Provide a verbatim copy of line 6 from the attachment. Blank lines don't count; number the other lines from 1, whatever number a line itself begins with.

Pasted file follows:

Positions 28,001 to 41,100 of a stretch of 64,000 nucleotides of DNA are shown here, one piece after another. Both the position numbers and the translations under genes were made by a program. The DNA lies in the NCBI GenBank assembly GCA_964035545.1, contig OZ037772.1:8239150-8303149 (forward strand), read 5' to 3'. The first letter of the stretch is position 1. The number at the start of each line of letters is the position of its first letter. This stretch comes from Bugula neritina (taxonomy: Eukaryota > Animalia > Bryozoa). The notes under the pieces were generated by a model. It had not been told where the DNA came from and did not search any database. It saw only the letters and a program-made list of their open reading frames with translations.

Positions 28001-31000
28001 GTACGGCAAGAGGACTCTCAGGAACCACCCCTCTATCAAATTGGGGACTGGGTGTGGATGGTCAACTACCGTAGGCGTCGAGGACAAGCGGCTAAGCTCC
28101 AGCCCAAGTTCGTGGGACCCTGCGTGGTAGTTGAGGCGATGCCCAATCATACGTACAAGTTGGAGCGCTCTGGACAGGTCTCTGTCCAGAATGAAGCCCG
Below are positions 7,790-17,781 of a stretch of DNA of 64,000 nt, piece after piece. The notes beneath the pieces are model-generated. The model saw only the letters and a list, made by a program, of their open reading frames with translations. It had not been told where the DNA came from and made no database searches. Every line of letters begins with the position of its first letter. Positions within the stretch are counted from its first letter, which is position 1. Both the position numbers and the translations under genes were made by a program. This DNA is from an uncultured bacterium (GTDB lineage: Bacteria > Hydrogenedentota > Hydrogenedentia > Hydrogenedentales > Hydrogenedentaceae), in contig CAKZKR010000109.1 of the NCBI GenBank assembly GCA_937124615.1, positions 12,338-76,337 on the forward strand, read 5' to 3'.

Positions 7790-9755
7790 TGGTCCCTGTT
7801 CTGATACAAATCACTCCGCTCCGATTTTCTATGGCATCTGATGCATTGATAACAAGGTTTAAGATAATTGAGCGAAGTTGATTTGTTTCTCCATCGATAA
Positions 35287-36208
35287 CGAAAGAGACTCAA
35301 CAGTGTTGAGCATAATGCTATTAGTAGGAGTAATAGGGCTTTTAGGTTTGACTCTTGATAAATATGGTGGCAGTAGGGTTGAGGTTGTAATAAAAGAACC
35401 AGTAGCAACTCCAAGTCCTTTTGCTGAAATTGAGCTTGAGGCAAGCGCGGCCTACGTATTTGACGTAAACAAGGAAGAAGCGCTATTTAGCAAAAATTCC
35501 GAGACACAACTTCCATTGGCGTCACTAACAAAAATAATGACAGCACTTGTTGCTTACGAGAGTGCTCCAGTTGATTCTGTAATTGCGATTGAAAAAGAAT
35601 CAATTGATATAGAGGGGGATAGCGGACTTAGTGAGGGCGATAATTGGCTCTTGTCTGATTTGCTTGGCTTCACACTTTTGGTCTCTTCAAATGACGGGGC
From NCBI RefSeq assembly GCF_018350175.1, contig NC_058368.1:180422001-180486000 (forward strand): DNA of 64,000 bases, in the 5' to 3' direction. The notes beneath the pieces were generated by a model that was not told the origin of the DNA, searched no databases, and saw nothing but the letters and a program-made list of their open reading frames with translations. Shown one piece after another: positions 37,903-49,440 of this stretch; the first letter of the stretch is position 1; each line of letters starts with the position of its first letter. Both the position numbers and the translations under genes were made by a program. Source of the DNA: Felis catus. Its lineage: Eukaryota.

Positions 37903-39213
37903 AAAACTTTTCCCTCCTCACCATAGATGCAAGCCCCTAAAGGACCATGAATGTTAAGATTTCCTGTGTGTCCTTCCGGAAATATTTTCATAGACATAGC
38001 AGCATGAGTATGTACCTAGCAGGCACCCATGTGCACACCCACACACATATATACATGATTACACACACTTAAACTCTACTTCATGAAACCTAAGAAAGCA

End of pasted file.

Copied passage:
Positions 7790-9755